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सामगानम् and गान्धर्वगानम्।: added citation
==== सामगानम् and गान्धर्वगानम्। ====
Indian music tradition in the North as well as in the South, remembers and cherishes its origin in the Samaveda - the musical version of the Rigveda, says V.Raghavan.<ref>Guy Beck (1993), Sonic Theology: Hinduism and Sacred Sound, University of South Carolina Press, ISBN 978-0872498556Pg.s 107-108 </ref>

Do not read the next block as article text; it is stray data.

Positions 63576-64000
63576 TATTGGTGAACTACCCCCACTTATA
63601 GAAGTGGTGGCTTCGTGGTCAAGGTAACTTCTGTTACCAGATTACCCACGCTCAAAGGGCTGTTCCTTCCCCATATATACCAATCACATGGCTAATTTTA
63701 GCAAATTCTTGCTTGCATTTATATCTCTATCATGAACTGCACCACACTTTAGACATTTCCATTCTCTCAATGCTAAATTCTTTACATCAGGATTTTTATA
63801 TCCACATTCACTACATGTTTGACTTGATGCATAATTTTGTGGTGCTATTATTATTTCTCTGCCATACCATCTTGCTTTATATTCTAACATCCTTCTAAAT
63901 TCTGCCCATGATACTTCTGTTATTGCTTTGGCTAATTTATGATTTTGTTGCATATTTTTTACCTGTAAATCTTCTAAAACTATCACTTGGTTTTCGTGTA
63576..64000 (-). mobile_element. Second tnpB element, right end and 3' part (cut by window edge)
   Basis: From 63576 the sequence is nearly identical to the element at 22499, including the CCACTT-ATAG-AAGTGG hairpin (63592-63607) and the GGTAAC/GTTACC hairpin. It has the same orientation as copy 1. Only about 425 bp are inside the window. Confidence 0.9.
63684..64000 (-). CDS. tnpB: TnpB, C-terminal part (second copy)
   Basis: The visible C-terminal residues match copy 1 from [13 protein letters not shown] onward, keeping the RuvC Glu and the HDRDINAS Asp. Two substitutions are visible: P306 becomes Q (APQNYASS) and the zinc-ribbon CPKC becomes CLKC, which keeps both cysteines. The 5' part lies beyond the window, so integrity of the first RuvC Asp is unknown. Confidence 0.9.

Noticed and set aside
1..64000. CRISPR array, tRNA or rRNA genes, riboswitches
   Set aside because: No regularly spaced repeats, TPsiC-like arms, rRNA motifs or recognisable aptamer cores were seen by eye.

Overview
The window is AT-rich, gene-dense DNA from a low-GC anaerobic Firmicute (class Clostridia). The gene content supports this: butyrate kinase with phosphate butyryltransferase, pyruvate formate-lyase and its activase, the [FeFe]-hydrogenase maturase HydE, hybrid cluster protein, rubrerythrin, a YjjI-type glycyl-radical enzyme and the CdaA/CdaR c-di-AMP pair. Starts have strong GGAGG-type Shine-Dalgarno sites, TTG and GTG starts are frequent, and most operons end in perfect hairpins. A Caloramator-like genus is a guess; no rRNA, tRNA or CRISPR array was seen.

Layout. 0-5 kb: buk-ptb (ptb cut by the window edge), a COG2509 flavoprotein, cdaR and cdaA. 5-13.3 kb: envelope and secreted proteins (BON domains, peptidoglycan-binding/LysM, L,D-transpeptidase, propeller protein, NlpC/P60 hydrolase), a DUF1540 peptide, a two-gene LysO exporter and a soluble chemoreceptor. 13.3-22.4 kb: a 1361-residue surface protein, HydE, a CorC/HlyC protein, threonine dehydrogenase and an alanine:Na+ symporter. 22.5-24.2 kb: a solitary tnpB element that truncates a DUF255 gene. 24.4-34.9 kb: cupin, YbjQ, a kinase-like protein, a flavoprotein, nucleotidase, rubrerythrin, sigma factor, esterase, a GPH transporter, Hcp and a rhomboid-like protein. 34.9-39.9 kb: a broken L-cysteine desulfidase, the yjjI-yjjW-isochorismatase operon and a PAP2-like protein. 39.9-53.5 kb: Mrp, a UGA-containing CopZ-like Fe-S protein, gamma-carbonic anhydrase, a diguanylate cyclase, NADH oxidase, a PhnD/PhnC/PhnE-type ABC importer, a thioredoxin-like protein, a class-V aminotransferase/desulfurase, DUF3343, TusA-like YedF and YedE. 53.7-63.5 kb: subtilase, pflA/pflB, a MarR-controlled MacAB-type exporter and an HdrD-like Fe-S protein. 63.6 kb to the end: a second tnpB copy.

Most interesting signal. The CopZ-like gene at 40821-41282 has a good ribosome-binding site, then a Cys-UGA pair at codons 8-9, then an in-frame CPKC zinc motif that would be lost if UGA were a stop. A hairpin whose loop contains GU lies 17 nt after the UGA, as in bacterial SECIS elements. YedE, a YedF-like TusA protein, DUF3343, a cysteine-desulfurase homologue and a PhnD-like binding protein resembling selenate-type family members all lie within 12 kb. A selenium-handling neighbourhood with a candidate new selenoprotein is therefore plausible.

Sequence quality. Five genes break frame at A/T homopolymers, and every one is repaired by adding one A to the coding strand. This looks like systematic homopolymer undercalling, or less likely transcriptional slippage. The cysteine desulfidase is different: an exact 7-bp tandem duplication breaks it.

The Samaveda comprises two major parts. The first part include four melody collections (gāna, गान) and the second part three verse "books" (ārcika, आर्चिक).[2] A melody in the song books corresponds to a verse in the arcika books.[2] The Gana collection is subdivided into Gramageya and Aranyageya, while the Arcika portion is subdivided into Purvarcika and Uttararcika portions.[13] The Purvarcika portion of the text has 585 single stanza verses and is organized in order of deities, while Uttararcika text is ordered by rituals.[13] The Gramageya melodies are those for public recitations, while Aranyageya melodies are for personal meditative use such as in the solitude of a forest.[13] Typically, the Purvarcika collection were sung to melodies described in the Gramageya-Gānas index, and the rules of how the verses mapped to verses is described in the Sanskrit texts such as the Puspasutra.[13]

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